All this information is sent by email by using the same emails:

Remote access tool

This actor also deploys a RAT named “IvizTech” on the system. The code and features are similar to the ones outlined by Symantec. The IP is put in argument to the service. The attackers hoped that this would make it impossible to get to the C2, as the installer is needed — you can’t just get there with the RAT itself. This allows an attacker to have a malware that they can add modules onto (no need to recompile when you want to update the C2). Requiring the installer also could make it more complicated for researchers to access the C2 and get hands-on analysis of the malware.

The malware has four features:

  • kill_me: It stops the service and removes the malware
  • Upload: It downloads a file on the internet
  • Unzip: It uses PowerShell to unzip and execute code on the system
  • And finally, the malware can execute a command


This new campaign utilizing the malicious hiring website represents a massive shift for Tortiseshell. This particular attack vector has the potential to allow a large swath of people to become victims of this attack. Americans are quick to give back and support the veteran population. Therefore, it’s this website has a high chance of gaining traction on social media where users could share the link in the hopes of supporting veterans.

At the time of publication, we do not have a method of distribution used, nor do we have proof of this existing in the wild. The level of sophistication is low as the .NET binary used has poor OPSEC capabilities, such as hard-coded credentials, but then other more advanced techniques by making the malware modular and aware that the victim already ran it. There is a possibility that multiple teams from an APT worked on multiple elements of this malware, as we can see certain levels of sophistication existing and various levels of victimology.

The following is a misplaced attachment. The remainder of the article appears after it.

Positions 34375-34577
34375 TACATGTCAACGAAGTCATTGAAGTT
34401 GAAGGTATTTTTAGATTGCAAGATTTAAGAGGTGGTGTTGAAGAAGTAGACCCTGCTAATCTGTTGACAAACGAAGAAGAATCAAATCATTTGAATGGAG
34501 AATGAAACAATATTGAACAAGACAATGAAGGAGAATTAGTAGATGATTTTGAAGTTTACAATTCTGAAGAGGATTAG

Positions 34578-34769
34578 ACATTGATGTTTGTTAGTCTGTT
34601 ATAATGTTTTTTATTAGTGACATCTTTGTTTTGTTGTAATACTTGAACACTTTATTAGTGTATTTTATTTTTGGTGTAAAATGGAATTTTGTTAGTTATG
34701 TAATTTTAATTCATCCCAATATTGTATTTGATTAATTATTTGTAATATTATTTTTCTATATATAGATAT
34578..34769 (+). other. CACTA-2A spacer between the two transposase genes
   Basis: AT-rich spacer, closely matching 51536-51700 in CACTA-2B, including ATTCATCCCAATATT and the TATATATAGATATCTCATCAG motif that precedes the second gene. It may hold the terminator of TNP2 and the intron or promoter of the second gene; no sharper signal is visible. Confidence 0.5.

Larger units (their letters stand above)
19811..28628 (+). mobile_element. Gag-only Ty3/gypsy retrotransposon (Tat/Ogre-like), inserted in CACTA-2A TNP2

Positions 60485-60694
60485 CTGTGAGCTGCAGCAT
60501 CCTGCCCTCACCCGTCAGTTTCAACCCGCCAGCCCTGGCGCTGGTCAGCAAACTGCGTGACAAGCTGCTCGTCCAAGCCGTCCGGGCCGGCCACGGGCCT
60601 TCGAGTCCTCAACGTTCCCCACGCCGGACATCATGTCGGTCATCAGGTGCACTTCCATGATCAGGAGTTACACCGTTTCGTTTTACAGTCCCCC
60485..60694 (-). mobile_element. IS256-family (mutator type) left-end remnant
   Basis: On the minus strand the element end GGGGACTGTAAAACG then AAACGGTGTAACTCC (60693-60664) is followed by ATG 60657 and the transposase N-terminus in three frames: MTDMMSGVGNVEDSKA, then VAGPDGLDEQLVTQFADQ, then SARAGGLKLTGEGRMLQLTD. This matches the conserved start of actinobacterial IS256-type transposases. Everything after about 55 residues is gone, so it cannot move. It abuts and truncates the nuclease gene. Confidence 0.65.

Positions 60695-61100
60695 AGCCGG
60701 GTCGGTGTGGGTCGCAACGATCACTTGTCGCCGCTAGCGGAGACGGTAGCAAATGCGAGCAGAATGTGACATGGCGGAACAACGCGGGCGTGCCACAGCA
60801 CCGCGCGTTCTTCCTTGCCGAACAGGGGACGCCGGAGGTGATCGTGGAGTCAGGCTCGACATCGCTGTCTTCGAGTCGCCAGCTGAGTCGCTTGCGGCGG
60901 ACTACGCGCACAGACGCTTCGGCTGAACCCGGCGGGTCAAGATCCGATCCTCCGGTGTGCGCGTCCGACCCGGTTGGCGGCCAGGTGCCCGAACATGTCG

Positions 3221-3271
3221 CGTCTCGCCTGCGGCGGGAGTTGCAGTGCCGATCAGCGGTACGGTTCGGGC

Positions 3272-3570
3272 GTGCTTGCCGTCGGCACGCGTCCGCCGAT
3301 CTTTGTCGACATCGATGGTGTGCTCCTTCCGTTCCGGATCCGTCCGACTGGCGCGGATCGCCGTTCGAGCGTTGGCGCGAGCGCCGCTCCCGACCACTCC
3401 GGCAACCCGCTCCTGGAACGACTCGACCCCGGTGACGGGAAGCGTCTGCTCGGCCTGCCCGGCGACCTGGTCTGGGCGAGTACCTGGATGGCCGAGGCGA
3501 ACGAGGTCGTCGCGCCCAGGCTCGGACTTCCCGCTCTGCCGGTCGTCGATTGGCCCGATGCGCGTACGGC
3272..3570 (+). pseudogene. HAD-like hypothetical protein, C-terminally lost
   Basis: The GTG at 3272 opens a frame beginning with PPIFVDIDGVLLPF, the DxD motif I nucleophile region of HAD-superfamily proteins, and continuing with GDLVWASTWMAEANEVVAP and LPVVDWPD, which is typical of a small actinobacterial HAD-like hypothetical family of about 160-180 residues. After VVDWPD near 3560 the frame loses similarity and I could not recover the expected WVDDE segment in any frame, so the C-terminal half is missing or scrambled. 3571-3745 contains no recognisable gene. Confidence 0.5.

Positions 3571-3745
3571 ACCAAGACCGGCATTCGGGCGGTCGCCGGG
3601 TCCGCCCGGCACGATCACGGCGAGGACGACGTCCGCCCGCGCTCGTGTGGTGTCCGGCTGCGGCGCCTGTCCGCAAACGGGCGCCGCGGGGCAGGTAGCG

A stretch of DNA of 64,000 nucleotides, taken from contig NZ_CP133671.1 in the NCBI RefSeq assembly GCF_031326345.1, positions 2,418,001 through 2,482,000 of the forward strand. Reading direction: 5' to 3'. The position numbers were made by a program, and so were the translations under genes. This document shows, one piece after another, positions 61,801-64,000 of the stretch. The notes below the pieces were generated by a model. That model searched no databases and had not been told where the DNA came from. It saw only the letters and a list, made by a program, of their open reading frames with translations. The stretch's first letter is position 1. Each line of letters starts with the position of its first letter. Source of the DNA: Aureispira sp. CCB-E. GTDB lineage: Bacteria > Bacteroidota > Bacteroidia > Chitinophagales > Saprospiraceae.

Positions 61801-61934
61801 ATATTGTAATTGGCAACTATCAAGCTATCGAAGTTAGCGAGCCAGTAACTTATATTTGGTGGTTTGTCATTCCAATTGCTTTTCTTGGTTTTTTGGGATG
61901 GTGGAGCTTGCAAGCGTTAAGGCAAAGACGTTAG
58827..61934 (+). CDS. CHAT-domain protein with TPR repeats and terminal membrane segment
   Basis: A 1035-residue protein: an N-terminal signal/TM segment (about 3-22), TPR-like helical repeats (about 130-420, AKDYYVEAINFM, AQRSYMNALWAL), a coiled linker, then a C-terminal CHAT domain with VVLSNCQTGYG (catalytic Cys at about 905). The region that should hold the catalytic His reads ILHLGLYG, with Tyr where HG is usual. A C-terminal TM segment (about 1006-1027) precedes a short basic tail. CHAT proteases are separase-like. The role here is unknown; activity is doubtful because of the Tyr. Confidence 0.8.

Intrusion prevention systems such as SNORT® provide an effective tool to detect Tortoiseshell activity due to specific signatures present at the end of each command. In addition to intrusion prevention systems, it is advisable to employ endpoint detection and response tools (EDR) such as Cisco AMP for Endpoints, which gives users the ability to track process invocation and inspect processes. Try AMP for free here.

Additional ways our customers can detect and block these threats are listed below.

Cisco Cloud Web Security (CWS) or Web Security Appliance (WSA) web scanning prevents access to malicious websites and detects malware used in these attacks.

Email Security can block malicious emails sent by threat actors as part of their campaign.

Network Security appliances such as Next-Generation Firewall (NGFW), Next-Generation Intrusion Prevention System (NGIPS), and Meraki MX can detect malicious activity associated with this threat.

AMP Threat Grid helps identify malicious binaries and build protection into all Cisco Security products.

Umbrella, our secure internet gateway (SIG), blocks users from connecting to malicious domains, IPs, and URLs, whether users are on or off the corporate network.

Open Source SNORTⓇ Subscriber Rule Set customers can stay up to date by downloading the latest rule pack available for purchase on







Reconnaissance PE:




Additional IOCs related to this actor




“You rock” installer snippet:

Go to Source